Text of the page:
Monday, September 3, 2007


I’m the daughter of a cook, raised by a family of men and women whose lives were spent in the growing, making, processing and most importantly revering of food. A child of new immigrants from the Philippines, I was born into a mid-fifties America in the heart of one of richest agricultural areas of California, at a time and place where learning English was tantamount to fitting in, being less of a threat. It meant being invisible, and that meant you survived.

Survival always comes at a price, and in my case, it was losing that valuable cultural connection, our parent’s native language, in order to assimilate. Without a similar language between us, we needed common ground, and so my parents and I built bridges between our two cultures – the old Filipino world and the New American one, in order for us to stay connected. Of all the bridges we had to build, nothing was more lovingly instant nor more gratifying than experiencing the pleasures of our family cooking.

Simple and rich, made with humble ingredients that alchemized into something magical, our culture was encapsulated in intense bites, which I would have to experience first and bring words to it later. Food was my mother and her culture expressing itself without hesitation in a country that had yet to get over its fear of us, let alone appreciate us.

Food transmitted care, respect, devotion and love. In a new land where child was divided from parent by the words we used, it became our family’s method of speaking clearly a language that left no question as to how we felt. Its a language that binds us to this day.

If there’s a single recipe I would choose to inaugurate this food blog (the very one I’ve been threatening my friends and family that I’d write before the year was out) its this one. My grandfather was my first cooking teacher, and his lessons taught me the value of rice—cooking it to pearly, separate, soft perfection, keeping it, the sin of wasting it, and its value as restorative when your body and soul is sick and aching.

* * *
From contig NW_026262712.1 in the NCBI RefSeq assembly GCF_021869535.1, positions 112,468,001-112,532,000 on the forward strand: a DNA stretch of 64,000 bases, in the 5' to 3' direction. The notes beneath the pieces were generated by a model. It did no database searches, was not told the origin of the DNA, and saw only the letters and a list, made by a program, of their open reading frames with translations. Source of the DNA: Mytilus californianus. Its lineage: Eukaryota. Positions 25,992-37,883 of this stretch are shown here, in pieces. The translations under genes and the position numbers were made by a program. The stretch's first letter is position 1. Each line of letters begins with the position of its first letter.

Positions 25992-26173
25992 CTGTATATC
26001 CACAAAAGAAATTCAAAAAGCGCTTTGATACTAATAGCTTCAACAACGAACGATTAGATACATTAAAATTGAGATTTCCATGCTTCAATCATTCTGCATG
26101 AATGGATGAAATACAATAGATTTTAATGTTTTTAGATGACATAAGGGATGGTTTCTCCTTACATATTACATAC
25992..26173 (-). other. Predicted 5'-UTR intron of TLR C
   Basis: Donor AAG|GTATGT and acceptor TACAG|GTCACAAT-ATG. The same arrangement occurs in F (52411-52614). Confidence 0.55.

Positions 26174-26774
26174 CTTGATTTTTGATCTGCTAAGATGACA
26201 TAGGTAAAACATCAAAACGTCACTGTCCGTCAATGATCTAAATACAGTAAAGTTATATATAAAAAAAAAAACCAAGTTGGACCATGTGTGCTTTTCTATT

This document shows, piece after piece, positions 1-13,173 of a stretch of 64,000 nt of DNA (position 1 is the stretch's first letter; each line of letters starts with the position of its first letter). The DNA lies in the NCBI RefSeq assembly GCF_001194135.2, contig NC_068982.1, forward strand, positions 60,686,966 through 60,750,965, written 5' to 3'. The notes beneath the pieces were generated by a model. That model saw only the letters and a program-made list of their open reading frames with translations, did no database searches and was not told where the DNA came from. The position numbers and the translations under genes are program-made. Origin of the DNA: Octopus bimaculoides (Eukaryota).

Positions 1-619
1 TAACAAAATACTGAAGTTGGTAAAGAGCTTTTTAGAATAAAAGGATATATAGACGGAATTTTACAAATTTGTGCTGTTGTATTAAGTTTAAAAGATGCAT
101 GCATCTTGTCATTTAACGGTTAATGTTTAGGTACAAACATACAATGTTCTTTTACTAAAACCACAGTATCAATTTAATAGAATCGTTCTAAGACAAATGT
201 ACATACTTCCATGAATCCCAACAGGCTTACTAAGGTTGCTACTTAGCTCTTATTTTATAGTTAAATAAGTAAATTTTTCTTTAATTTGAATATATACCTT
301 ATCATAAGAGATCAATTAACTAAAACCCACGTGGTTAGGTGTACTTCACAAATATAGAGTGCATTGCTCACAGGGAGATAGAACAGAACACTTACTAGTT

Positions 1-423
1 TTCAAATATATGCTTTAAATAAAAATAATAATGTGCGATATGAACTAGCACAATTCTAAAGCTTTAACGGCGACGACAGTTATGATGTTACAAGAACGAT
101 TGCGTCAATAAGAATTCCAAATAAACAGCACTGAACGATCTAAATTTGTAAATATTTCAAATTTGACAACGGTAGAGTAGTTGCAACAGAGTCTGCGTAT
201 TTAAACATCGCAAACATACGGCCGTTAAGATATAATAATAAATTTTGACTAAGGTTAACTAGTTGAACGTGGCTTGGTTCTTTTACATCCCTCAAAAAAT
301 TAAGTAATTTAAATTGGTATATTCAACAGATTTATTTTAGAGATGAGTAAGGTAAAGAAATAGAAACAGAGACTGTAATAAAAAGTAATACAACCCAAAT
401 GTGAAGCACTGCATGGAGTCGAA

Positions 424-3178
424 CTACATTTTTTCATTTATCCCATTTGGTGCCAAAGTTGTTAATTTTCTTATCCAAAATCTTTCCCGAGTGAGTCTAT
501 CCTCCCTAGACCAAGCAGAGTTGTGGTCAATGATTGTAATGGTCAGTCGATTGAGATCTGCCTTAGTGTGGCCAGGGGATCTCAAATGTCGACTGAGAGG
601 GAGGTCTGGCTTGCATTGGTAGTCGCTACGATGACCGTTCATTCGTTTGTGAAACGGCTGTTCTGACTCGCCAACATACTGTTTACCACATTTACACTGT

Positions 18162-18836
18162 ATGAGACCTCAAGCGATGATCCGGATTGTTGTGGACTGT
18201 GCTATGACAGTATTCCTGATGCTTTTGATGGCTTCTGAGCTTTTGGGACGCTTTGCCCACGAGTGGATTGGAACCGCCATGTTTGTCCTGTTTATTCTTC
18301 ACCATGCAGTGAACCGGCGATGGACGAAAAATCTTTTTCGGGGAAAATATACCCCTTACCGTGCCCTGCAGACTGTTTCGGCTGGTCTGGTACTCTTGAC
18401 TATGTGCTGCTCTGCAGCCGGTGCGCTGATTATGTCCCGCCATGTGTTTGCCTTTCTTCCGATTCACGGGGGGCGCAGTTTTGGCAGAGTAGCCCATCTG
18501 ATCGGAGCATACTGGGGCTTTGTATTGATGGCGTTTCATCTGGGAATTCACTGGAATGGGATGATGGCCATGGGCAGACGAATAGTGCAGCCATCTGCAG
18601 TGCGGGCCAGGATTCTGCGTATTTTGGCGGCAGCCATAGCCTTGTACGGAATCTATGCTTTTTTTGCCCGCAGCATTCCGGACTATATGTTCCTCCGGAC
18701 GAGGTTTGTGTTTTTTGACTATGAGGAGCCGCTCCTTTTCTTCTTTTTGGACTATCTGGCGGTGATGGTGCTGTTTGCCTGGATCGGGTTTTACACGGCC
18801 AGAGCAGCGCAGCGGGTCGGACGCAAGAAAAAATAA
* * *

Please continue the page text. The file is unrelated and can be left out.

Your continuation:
The Chinese call it jook or congee. We call it rozcaldo.

1 c. white pearl rice
1 lb chicken thighs (skinless, boneless ok)
3-4 thumb sized pieces of fresh ginger – smashed but intact
water to cover to 1.5" above chicken
salt to taste
5 cloves garlic, chopped
2 Tbsp. cooking oil

Wash rice three times in clear warm water, each time draining off excess starch – until water runs clear. Fill rice pot with warm water to the first joint line of the index finger (when fingertip is placed directly atop the surface of the rice). Cook rice on medium high heat until water is almost completely boiled away (12-15 minutes). Turn heat down to low simmer and cover until steaming stops. Turn off heat and set aside.

At medium low heat, boil chicken in water with ginger and salt until chicken is tender. (roughly 1 – 1.5 hours). Add cooked rice and turn up heat to medium high, letting the porridge thicken. Once thick, turn down heat to simmer.

Saute garlic until golden and not one minute more. Add hot oil and garlic and to finish porridge. Stir to incorporate. From the flu to a broken heart, good for what ails ya.

At least that’s what my grandfather said.

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